Behind Enemy Lines: Part 2

Viking Update's Tim Yotter returns to give us the scoop on the latest happenings and rumblings out of Winter Park. Leading off: Is Brad Childress headed for the firing squad - and why not already - and why hasn't Tarvaris Jackson replaced Brett Favre?

Bill Huber: We had Brad Childress on the conference call on Wednesday morning and he joked about being booed in the tunnel before games. So, on a serious note, what's your gut tell you about his future? And if a move is made, do you see a housecleaning or the simple promotion of highly regarded defensive coordinator Leslie Frazier?

Tim Yotter:
If a move is made in-season, then it will be Leslie Frazier promoted and probably given the chance to impress enough to become a consideration for the future. You've got to remember that the lack of a collective bargaining agreement probably plays into the equation. If the entire coaching staff is let go and they have to hire a new one, then they are paying out Childress for the remainder of his contract (or a buyout) plus paying a new coach that may or may not have a team to coach in 2011. That's a very difficult decision owner Zygi Wilf has to make. So with all that as background, I think the preference from the owner (and this is just a guess since his comments have been extremely limited) would be to have things get turned around and keep Childress at least through the end of the season. But right now the players just aren't responding and there haven't been a lot of signs of that turning around. You can't fire the entire roster, so the alternative seems to lead to the writing on the wall that Childress isn't here in 2011.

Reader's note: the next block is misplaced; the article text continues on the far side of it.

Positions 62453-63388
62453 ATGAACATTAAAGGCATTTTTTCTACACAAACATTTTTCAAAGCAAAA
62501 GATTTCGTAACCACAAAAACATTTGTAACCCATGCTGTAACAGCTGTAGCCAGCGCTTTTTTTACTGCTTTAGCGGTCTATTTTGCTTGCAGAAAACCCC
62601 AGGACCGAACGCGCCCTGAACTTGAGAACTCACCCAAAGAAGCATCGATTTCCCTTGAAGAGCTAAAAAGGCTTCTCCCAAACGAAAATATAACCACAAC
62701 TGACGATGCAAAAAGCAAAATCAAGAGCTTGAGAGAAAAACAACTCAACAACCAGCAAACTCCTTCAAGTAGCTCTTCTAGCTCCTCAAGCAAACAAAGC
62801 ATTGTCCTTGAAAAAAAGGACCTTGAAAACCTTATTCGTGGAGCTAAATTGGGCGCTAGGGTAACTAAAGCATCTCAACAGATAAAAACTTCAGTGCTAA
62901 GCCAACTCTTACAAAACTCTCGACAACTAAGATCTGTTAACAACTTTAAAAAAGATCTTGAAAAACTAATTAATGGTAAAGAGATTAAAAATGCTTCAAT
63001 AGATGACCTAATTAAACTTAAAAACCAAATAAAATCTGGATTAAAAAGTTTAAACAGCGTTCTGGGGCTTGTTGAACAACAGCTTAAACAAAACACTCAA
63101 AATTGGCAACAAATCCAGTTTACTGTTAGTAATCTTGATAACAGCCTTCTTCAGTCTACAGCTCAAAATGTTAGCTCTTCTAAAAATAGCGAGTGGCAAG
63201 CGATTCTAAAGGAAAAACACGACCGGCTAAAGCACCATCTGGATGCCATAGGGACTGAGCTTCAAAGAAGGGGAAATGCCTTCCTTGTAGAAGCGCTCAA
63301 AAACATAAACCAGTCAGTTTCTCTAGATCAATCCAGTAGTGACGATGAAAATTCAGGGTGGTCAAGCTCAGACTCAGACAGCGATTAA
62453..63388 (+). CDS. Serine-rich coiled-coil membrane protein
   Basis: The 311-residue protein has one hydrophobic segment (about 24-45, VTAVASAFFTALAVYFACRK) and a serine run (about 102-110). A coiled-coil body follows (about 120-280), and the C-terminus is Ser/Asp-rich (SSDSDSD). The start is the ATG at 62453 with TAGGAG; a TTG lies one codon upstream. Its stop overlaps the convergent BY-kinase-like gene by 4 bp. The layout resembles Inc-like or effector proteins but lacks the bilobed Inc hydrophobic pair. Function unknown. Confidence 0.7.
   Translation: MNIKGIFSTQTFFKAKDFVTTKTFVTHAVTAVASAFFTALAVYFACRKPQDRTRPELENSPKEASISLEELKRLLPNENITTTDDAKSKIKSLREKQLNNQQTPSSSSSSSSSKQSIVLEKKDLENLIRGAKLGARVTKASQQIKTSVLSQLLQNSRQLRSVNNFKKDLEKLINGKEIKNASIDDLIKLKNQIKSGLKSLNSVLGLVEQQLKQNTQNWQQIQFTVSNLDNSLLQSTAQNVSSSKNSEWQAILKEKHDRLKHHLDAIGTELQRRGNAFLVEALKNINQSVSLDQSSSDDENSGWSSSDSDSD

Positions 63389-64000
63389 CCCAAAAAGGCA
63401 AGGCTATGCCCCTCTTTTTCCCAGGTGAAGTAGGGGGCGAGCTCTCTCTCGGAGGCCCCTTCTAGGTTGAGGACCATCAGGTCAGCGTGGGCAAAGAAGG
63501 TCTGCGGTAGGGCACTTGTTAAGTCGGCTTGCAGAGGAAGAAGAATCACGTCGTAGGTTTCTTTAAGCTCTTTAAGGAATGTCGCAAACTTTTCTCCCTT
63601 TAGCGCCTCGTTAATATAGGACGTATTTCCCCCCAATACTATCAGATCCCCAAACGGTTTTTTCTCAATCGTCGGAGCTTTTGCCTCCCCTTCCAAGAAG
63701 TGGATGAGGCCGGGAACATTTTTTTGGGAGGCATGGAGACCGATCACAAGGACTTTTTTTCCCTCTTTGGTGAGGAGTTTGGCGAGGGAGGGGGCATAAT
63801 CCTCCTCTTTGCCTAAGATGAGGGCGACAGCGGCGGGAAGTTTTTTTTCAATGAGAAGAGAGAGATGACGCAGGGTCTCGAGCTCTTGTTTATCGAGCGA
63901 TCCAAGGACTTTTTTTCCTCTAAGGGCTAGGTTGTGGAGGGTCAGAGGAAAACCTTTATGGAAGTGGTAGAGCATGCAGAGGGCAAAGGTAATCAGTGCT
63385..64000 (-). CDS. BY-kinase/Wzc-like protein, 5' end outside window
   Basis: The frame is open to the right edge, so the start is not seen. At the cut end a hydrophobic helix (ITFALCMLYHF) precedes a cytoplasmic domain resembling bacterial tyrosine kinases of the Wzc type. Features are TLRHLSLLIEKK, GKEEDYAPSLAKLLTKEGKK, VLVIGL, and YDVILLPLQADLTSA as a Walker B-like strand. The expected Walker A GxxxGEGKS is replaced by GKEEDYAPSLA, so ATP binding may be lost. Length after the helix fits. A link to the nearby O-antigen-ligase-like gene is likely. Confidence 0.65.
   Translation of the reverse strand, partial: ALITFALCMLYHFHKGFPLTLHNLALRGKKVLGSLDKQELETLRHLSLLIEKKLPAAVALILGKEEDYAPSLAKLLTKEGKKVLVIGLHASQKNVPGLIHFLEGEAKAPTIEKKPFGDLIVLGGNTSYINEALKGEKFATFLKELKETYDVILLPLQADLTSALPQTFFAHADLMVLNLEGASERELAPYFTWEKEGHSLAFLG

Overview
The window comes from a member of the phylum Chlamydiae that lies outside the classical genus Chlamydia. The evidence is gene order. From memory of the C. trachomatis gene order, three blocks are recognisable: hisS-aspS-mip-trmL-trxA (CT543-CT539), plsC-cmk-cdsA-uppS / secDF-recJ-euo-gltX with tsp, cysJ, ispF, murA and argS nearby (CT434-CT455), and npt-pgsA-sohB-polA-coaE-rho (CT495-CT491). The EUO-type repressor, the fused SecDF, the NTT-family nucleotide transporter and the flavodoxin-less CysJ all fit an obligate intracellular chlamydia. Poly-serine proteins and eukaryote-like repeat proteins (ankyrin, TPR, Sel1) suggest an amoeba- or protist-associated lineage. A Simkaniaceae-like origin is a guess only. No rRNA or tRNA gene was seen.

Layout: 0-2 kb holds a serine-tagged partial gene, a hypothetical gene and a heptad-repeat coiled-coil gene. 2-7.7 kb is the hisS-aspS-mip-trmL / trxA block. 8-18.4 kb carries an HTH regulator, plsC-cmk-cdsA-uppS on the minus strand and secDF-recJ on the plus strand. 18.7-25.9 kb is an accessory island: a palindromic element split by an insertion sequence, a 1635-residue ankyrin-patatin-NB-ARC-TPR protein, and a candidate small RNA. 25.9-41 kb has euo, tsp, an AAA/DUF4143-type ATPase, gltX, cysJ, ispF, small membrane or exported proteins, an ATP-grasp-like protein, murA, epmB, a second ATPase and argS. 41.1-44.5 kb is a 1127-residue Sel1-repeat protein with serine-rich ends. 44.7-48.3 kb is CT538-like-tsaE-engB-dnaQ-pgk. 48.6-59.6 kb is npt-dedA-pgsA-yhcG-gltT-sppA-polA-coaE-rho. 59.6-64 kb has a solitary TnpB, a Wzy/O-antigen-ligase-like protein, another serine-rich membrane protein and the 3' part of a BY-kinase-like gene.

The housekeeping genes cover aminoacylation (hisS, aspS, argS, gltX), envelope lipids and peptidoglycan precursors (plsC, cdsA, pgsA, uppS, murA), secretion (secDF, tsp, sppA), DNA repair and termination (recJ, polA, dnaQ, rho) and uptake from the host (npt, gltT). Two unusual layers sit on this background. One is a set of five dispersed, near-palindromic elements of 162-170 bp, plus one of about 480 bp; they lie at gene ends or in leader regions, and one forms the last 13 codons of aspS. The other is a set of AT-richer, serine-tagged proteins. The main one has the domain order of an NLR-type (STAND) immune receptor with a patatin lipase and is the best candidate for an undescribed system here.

Huber: The Vikings are last in the NFL in turnover ratio and Brett Favre has thrown the most interceptions in the league. If it were anybody other than Favre, he'd probably be benched. Childress doesn't care about next year since he's coaching for his job, but is Favre really the best option?

Brett Favre took a knockout shot from the Patriots' Myron Pryor.
AP Photo

I still believe Favre is the best option for winning now, but it's apparent he doesn't have an interest in coming back in 2011, so once they are officially out of the playoff race I wouldn't be too shocked if there is a buyout of Favre's remaining games so he can end the misery. The question is if Favre would want to walk away from about a million dollars a game. Before all the turmoil and before Donovan McNabb's extension (which could easily be worked around in Washington if they wanted to release him), I was really leaning toward him being the quarterback of the Vikings in 2011. But now that Childress' job is in jeopardy, it's anyone's guess who will be the quarterback here next year. Tarvaris Jackson? That was Childress' quarterback and Jackson will be some sort of a free agent in 2011, if the league gets to free agency. Kevin Kolb? Probably a decent bet if Childress is here. Some other free agent? Most likely if there is a new head coach. It's a great situation, isn't it? That's what happens when you spend a lot of time trying to develop a drafted quarterback that doesn't convincingly grab hold of the opportunity. Where would Green Bay be if Aaron Rodgers had flopped? It would probably be a huge mess with Ted Thompson taking the fall and no real quarterback for the future.

Huber: Then again, maybe it's not all on Favre. He certainly wasn't to blame for any of the three picks against Chicago. Do you think we'd be writing different stories this week if Favre had a healthy Sidney Rice, Percy Harvin and Bernard Berrian all year or the Moss trade wouldn't have turned out to be such a disaster?

Sidney Rice hasn't played yet this year.
Chris McGrath/Getty